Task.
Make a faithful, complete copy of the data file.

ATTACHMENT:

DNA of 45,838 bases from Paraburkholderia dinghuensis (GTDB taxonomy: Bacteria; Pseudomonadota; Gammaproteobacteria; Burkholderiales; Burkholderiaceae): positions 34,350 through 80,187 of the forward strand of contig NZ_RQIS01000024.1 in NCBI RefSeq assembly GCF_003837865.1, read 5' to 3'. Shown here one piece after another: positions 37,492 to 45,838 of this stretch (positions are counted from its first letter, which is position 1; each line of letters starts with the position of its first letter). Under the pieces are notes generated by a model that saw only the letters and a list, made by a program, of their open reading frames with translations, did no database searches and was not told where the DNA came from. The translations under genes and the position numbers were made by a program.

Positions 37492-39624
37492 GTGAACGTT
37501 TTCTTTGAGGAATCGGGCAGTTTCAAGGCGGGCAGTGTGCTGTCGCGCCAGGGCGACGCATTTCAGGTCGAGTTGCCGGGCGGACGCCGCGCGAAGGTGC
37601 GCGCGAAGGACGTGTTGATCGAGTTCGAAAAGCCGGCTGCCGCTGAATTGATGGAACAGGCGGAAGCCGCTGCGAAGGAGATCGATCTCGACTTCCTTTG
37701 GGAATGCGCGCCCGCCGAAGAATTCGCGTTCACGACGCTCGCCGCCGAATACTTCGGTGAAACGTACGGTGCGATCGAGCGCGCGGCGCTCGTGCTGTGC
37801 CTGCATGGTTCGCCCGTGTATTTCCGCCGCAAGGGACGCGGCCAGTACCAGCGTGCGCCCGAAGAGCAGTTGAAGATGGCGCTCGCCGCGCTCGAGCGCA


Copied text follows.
DNA of 45,838 bases from Paraburkholderia dinghuensis (GTDB taxonomy: Bacteria; Pseudomonadota; Gammaproteobacteria; Burkholderiales; Burkholderiaceae): positions 34,350 through 80,187 of the forward strand of contig NZ_RQIS01000024.1 in NCBI RefSeq assembly GCF_003837865.1, read 5' to 3'. Shown here one piece after another: positions 37,492 to 45,838 of this stretch (positions are counted from its first letter, which is position 1; each line of letters starts with the position of its first letter). Under the pieces are notes generated by a model that saw only the letters and a list, made by a program, of their open reading frames with translations, did no database searches and was not told where the DNA came from. The translations under genes and the position numbers were made by a program.

Positions 37492-39624
37492 GTGAACGTT
37501 TTCTTTGAGGAATCGGGCAGTTTCAAGGCGGGCAGTGTGCTGTCGCGCCAGGGCGACGCATTTCAGGTCGAGTTGCCGGGCGGACGCCGCGCGAAGGTGC
37601 GCGCGAAGGACGTGTTGATCGAGTTCGAAAAGCCGGCTGCCGCTGAATTGATGGAACAGGCGGAAGCCGCTGCGAAGGAGATCGATCTCGACTTCCTTTG
37701 GGAATGCGCGCCCGCCGAAGAATTCGCGTTCACGACGCTCGCCGCCGAATACTTCGGTGAAACGTACGGTGCGATCGAGCGCGCGGCGCTCGTGCTGTGC
37801 CTGCATGGTTCGCCCGTGTATTTCCGCCGCAAGGGACGCGGCCAGTACCAGCGTGCGCCCGAAGAGCAGTTGAAGATGGCGCTCGCCGCGCTCGAGCGCA